With the government’s refusal to address protesters’ demands and the harsh response to peaceful opposition, some opposition groups took up arms and the violence intensified. By 2013, a number of overtly Islamist groups increasingly dominated the opposition landscape, and ISIS began to move into Syria, seizing more and more territory in 2014.
Mapping the key players in the Syrian conflict is difficult due to their complexity, proliferation, and evolution over time. In broad terms, militant actors came to overpower or displace many peaceful opposition activists and groups and took over more and more territory. Some militant groups have turned their guns against each other, as witnessed by the struggles between the al-Qaeda affiliate in Syria, which rebranded itself as Jabhat Fateh al-Sham in 2016 in an effort to distance itself from the al-Qaeda network and ISIS. Armed opposition groups supported by different branches of the US military and intelligence services have even started to fight each other as their zones of territorial control have become closer (Bulos, Hennigan and Bennett 2016). Thus, even groups that are formally part of the opposition to the Assad regime are at odds with each other.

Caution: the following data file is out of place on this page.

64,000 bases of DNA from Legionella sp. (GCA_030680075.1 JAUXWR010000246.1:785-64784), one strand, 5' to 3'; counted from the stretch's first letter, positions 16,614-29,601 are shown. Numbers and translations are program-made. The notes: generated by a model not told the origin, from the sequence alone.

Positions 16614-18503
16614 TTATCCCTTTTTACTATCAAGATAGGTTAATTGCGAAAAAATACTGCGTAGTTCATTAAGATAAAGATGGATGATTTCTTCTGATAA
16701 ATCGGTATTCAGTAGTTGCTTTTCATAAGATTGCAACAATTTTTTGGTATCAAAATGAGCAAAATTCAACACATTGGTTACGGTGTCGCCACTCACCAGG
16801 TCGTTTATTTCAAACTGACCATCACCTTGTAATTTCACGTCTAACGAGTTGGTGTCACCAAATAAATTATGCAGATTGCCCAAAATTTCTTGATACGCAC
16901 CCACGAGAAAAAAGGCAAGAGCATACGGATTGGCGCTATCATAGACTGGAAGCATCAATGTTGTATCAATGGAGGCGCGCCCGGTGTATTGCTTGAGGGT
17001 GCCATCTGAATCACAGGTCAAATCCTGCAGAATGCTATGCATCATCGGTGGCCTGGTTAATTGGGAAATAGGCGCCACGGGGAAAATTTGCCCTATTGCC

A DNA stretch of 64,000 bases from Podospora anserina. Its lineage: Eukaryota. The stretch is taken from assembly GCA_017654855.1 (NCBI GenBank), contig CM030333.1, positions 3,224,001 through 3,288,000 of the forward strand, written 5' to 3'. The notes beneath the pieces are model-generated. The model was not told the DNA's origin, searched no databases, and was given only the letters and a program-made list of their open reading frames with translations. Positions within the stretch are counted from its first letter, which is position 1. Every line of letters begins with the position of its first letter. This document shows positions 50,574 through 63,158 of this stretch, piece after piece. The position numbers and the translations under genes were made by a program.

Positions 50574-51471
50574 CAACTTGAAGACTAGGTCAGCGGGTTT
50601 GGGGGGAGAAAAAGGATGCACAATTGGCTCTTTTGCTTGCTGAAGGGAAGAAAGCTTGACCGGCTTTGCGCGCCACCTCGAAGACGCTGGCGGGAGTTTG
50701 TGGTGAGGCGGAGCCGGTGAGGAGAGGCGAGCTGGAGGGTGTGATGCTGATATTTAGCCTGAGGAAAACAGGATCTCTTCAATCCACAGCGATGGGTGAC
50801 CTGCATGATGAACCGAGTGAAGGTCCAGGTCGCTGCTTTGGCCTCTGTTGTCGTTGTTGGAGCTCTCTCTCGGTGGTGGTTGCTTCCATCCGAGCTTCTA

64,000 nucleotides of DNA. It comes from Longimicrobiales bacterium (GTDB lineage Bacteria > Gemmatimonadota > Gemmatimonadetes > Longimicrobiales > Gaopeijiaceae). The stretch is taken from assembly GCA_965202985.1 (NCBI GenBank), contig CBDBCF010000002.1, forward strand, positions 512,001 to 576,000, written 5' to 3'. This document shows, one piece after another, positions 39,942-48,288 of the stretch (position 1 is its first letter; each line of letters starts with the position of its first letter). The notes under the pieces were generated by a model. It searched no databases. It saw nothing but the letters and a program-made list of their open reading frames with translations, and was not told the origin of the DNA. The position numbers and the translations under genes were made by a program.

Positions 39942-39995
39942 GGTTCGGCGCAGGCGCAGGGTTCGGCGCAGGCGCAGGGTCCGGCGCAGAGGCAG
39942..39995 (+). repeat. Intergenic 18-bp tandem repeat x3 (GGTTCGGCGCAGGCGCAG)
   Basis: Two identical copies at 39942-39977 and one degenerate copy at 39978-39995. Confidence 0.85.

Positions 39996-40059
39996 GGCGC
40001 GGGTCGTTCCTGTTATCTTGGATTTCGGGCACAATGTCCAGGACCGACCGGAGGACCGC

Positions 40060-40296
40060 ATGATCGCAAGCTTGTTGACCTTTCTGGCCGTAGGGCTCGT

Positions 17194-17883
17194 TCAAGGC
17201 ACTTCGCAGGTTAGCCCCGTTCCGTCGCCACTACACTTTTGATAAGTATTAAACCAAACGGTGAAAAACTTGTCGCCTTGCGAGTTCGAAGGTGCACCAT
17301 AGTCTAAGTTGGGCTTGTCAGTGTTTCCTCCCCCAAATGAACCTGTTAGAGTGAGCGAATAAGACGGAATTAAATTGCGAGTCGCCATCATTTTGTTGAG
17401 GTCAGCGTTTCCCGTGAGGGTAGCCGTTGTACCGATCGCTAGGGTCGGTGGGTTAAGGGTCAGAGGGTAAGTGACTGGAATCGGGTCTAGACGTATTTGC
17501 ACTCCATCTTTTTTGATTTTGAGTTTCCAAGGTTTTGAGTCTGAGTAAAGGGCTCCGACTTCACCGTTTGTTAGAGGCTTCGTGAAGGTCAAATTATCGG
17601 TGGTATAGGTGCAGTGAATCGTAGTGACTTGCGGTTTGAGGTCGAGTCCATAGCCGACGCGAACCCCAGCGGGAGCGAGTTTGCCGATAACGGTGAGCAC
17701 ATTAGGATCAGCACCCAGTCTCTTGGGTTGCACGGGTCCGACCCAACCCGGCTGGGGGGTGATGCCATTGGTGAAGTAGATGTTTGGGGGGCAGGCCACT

The origins of the Sunni-Shi’a split within Islam date back to the seventh century, specifically to the death of the Prophet Mohammed, the founder of Islam, in 632 AD.
One council of the prophet’s associates chose his father-in-law, Abu Bakr, to be the prophet’s successor. The supporters of Abu Bakr became Sunnis or, in Arabic, "followers of the tradition" of the prophet. The majority of Muslims around the world—about 90 percent—are Sunnis.
But another group believed that the prophet’s successor, the caliph, should be a direct descendent instead. This group supported Ali, the prophet’s cousin and son-in-law. The supporters of Ali were called the Shi’at Ali, or “followers of Ali,” and they became Shi’ites. Among predominantly Muslim countries, only Iran, Iraq, and Bahrain have Shi’ite majorities. Lebanon has a Shi’ite plurality and other countries in the Muslim world have Shi’ite minorities.